Home > F#, CUDA, bioinformatics, Graphs > Walking the Euler Path: Intro

Walking the Euler Path: Intro

September 17, 2016 Leave a comment Go to comments

Source Code

I’m thinking about a few posts in these series going very fast through the project. The source is on my GitHub, check out the tags since the master branch is still work in progress.

Experimenting with Graph Algorithms with F# and GPU

Graphs play their role in bioinformatics which is my favorite area of computer science and software engineering lately. This relationship was the biggest motivator behind this project.

I have been experimenting with a few graph algorithms trying to parallelize them. This is interesting because these algorithms usually resist parallelization since they are fast in their serial version running in O(|E|) or O(|E| + |V|) time (E – the set of edges, V – the set of vertices of the graph). And of course I use any excuse to further explore the F# language.

Representation

The object of this mini-study is a directed unweighted graph. The choice to represent it is simple: adjacency list or incidence matrix. Since I had CUDA in mind from the start, the latter was chosen, and since I had large graphs in mind, hundreds of millions, possibly billions of edges (limited only by the .NET object size: is it still a problem? I haven’t checked, and by the size of my GPU memory), sparse matrix data structure was picked.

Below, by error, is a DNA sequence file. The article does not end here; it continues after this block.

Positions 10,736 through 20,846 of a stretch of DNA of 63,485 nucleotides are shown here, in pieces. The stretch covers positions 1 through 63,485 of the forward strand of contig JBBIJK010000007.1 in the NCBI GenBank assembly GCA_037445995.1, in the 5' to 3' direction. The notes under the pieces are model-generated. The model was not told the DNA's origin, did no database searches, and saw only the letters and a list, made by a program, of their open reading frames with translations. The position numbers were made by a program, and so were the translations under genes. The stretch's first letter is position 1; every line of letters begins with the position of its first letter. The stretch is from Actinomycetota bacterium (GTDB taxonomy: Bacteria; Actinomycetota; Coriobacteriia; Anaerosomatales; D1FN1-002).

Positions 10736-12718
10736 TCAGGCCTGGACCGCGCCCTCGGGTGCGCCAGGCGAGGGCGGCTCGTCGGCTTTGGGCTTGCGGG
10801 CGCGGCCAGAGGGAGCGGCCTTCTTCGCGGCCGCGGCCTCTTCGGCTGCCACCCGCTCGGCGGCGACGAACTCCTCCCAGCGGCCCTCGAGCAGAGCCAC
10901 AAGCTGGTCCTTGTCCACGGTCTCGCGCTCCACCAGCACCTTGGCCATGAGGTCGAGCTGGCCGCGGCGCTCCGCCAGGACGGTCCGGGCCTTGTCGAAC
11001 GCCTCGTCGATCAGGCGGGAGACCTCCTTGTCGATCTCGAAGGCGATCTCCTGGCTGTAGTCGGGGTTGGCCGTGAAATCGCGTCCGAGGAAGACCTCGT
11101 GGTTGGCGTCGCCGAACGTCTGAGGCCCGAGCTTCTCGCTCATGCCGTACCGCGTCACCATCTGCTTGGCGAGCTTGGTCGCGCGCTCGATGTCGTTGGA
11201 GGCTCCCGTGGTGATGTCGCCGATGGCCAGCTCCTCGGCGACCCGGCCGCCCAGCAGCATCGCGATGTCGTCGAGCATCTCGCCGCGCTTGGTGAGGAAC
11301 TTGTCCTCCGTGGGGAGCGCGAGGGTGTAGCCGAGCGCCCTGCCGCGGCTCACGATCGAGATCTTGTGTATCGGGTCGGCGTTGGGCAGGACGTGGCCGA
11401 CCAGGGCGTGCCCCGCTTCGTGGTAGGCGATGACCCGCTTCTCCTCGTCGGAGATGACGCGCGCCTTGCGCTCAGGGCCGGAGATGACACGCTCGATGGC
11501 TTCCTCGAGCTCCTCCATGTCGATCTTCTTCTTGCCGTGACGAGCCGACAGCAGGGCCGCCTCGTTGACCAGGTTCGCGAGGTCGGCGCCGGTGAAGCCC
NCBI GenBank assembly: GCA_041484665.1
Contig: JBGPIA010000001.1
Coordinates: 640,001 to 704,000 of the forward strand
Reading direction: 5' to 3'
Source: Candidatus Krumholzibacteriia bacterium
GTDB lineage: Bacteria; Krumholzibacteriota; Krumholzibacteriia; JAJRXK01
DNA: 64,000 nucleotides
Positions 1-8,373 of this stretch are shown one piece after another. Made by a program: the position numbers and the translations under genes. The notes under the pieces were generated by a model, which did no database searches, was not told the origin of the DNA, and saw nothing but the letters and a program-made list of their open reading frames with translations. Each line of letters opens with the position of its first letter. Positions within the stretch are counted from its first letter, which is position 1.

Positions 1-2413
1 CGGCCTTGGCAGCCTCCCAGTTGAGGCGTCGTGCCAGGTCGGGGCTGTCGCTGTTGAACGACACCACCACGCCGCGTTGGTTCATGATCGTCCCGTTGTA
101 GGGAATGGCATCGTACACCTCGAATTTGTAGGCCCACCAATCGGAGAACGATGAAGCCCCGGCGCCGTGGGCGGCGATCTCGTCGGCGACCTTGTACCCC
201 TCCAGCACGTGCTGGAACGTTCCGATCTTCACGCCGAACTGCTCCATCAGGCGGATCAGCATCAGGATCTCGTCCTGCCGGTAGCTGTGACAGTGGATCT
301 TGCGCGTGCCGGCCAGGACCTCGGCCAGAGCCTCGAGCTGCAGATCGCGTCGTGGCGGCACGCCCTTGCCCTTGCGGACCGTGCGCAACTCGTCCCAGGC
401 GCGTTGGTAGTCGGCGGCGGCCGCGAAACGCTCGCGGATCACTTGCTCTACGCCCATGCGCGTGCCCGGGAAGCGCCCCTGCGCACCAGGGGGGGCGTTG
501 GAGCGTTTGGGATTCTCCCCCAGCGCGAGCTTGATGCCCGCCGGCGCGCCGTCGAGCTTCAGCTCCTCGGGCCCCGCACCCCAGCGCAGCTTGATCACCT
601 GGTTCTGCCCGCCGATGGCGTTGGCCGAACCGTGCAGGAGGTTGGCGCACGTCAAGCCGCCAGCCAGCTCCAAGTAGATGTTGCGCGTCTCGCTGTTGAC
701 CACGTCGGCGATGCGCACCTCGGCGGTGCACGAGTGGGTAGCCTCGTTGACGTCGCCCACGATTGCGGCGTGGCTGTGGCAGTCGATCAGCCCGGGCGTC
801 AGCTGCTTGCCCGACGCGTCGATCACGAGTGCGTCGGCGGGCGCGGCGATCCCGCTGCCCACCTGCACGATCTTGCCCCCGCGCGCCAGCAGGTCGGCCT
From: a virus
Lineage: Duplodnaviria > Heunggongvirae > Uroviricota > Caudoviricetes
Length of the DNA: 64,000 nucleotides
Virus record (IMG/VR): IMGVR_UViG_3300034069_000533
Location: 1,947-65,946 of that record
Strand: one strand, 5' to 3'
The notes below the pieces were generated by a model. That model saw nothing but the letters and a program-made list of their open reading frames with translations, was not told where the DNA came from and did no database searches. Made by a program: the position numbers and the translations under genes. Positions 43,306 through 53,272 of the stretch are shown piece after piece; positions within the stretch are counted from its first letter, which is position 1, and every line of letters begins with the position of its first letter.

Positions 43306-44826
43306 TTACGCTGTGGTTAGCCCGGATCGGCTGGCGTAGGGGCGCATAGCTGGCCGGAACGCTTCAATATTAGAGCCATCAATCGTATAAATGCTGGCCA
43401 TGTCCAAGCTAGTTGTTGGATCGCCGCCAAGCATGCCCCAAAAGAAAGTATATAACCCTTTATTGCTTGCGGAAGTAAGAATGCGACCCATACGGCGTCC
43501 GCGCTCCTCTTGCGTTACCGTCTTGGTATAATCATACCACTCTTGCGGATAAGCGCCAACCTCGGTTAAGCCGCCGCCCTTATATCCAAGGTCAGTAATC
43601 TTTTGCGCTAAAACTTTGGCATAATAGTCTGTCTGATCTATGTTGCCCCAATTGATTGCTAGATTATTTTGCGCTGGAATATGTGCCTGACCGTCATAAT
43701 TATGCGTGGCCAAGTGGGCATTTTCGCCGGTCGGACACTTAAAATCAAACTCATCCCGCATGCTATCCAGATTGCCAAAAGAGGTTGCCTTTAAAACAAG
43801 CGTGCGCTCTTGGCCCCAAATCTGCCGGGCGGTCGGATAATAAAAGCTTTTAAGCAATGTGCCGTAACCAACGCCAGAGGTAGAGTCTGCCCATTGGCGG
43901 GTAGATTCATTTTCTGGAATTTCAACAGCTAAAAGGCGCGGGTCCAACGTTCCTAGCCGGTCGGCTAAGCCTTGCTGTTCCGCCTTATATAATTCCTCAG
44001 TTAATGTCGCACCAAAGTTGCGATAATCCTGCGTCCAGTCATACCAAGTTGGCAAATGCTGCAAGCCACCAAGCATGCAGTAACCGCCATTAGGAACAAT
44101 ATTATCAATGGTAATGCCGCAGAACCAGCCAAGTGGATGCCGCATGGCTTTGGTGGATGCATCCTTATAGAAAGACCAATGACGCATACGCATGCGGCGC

Sparse Matrix Implementation

I first wrote a very bare-bones sparse matrix class, just to get my feet wet. Of all possible representations for a sparse matrix, I chose CSR (or CSC which is the transposition of CSR), the idea is intuitive and works great for a directed graph incidence matrix.

Briefly (taking CSR – Compressed Sparse Row as an example), we represent our matrix in 3 arrays: V, C, R. V – the array of non-zero values, written left-to-right, top-to-bottom. C – the array of column indices of the values in V. And C – the “boundary”, or “row index” array, built as follows: We start by recording the number of non-zero values per row in each element of R, starting with R[1]. R[0] = 0. Then we apply the scan operation (like the F# Seq.scan) to the row array, to produce the final result. The resulting array contains m + 1 (m – number of rows in the matrix) elements, its last entry equals the total number of non-zero values in the matrix). This array is used as a “slicer” or “indexer” into the column/value arrays: non-zero columns of row i will be located in arrays V and C at the indices starting from R[i] and ending at R[i + 1] – 1. This is all pretty intuitive.